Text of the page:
SchoolArts Magazine

APR 2019

SchoolArts is a national art education magazine committed to promoting excellence, advocacy, and professional support for educators in the visual arts since 1901.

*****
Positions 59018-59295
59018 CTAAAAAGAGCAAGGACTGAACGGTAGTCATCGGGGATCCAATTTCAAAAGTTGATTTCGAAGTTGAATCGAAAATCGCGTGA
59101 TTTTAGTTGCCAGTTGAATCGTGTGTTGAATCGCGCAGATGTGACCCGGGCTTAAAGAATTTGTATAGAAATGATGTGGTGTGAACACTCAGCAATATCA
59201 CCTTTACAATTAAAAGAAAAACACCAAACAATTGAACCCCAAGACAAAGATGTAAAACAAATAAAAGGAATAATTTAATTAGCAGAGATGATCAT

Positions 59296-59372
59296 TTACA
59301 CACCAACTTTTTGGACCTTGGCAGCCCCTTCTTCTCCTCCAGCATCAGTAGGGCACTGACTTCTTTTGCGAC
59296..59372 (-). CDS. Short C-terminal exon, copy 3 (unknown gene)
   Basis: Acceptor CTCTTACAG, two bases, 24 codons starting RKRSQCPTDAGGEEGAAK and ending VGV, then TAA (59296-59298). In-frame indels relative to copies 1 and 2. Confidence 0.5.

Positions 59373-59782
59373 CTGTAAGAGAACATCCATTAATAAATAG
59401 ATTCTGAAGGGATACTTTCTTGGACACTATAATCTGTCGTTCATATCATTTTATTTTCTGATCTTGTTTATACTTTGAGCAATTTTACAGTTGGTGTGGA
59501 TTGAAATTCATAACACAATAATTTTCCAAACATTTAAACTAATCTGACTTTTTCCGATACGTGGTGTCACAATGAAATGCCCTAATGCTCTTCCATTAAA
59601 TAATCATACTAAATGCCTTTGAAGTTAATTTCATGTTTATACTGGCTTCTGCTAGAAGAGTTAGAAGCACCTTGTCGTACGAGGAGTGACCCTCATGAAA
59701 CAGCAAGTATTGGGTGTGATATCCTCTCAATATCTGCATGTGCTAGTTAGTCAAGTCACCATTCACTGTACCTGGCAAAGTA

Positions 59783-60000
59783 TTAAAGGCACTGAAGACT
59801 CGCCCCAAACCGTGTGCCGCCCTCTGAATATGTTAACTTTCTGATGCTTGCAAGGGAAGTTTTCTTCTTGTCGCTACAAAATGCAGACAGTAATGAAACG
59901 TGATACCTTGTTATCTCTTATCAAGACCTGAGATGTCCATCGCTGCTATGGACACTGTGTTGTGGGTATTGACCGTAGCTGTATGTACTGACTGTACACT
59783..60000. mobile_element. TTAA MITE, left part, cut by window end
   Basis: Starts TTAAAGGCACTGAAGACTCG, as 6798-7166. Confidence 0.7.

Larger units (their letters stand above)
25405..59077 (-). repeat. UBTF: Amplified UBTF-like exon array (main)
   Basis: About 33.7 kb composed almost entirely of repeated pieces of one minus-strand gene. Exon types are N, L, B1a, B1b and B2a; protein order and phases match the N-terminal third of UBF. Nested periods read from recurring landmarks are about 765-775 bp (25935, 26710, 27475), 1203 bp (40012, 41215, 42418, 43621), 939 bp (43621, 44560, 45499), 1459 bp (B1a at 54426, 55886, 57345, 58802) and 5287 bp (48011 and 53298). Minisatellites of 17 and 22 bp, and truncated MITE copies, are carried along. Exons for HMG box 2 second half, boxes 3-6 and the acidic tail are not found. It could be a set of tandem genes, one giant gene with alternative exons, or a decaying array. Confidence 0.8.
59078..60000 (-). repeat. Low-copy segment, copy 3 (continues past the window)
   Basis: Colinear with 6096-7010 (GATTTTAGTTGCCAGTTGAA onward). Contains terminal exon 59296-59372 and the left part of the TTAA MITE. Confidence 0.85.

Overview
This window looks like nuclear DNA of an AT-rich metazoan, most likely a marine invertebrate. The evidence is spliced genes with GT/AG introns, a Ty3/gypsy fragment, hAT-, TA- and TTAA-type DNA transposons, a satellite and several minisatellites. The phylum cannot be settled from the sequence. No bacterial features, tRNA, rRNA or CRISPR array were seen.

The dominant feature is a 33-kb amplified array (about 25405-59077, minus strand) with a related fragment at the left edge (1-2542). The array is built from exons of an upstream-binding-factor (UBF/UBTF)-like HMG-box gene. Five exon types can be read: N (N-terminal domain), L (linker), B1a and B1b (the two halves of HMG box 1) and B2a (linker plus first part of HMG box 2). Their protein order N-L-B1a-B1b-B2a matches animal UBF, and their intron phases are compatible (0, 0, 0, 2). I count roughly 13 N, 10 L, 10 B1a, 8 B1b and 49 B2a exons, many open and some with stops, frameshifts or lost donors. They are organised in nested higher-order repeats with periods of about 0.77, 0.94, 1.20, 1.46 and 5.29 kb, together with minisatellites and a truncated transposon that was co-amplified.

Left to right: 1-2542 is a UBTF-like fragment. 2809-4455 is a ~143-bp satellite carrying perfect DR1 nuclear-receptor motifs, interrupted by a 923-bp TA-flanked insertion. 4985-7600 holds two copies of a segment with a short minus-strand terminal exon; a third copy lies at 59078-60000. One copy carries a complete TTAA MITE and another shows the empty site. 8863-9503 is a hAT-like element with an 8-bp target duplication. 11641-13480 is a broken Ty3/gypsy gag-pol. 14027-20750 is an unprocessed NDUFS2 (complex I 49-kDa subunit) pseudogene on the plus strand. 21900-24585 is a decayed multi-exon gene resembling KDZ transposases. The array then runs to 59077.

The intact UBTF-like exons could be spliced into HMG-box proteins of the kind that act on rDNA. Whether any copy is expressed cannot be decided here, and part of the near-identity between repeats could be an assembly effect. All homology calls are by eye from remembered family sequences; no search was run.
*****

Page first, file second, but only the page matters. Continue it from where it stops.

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supplies for eight bags and a cabinet of surplus materials. We have two art bags each for drawing, collage, fiber arts, and paint that hang on a donated vintage coatrack in the artroom. I introduced the bags first to fifth-grade classes with the expectation that they had to com - plete the center skill builders. This is to ensure I have serious artists borrow - ing the bags. I also used this opportu- nity to encourage students to try all the centers in the studio at least once. Check Out and Check In After my first presentation of the bags to the first fifth-grade class, I had five eager faces ready for the check-out process. I was so excited about their enthusiasm, I could have cried! They scanned the QR code, completed the electronic form, and signed their promise slips. Then the one question came that I hadn't considered: "How long can we keep the bags?" I decided to approach it the way I've approached TAB and said, "You tell me." We decided to start with two days and, if they needed more time, they would let me know. The smiles on their faces were indescribable—hopeful, inspired, and grateful. Sending the bags out was like send- ing my own children to a slumber party. I couldn't wait for students to come back with the bags so I could hear all about their discoveries. They found me two days later, anxious to show me what they created. I t's the end of a 45-minute art class in a busy elementary artroom and it's time to clean up, but my stu - dents aren't ready to stop. They have ideas. They have moved to the Engage and Persist Studio Habit of Mind as described by Lois Hetland. They do not have the tools to continue their work at home and don't want to wait six days until they have art again. This is a common scenario in many artrooms. Students crave more art time. They crave more opportunities to stretch and explore with the materials. After starting to teach using the Teaching for Artistic Behavior (TAB) approach and seeing this need, I asked myself, "How can I give them more?" Art Bags I teach in a K–5 elementary school with a population of about 900 stu - dents. To address the problem of stu- dents not having the tools they need at home, I imagined a system of bags of art supplies that students could check out and take home. At the same time, I had no funds or extra supplies, and I was concerned bags would come back with supplies missing. The school where I teach has a high-poverty popu - lation, so there was no way I could ask them to pay for the supplies. But that is exactly the reason I needed to make this dream come true. So I began researching grants, creating a design for our bags, and developing an art order for materials. Art on the Fly Thanks to a local energy company, I received a $600 grant to fund our Art on the Fly bags. We now have enough Art on the Fl Tiffany Erie M A N A G I N G T H E A R T R O O M M tudents now have the opportunit o tr he tools and materials without an direction and see what happens. Reflections Through the bags, my students now have the opportunity to try the tools and materials without any direction and see what happens. Some of them start work at home that they then bring into the studio to continue. Since starting our Art on the Fly pro- gram, the bags have been checked out thirty times by a variety of students and check-in continues to be my favorite moment. I cherish the stories and I've learned that the impact of the bags has exceeded my expectations in that stu - dents are teaching family members and family members are teaching students. I've seen collaborative pieces from students with their parents, and one student eagerly exchanged a drawing bag for the fiber arts bag because she learned of her grandmother's talents with fiber arts while drawing with her. I have opened up the bag-borrowing to third, fourth, and fifth grades along with combination classes of first-, second-, and third-graders. The bags continue to remain in good shape and the only thing I have to replenish is paper. Students are so appreciative for the opportunity to borrow the bags and are still giddy as they walk out of the classroom. This is a decision, like TAB, that I will never regret. Tiffany Erie is an art teacher at Franklin Elementary/Montessori School in Frank- lin, Minnesota. diet0143 @ umn.edu With their Art on the Fly bags checked out, students are excited to try new tools and materials. 16 APRIL 2019 SchoolArts

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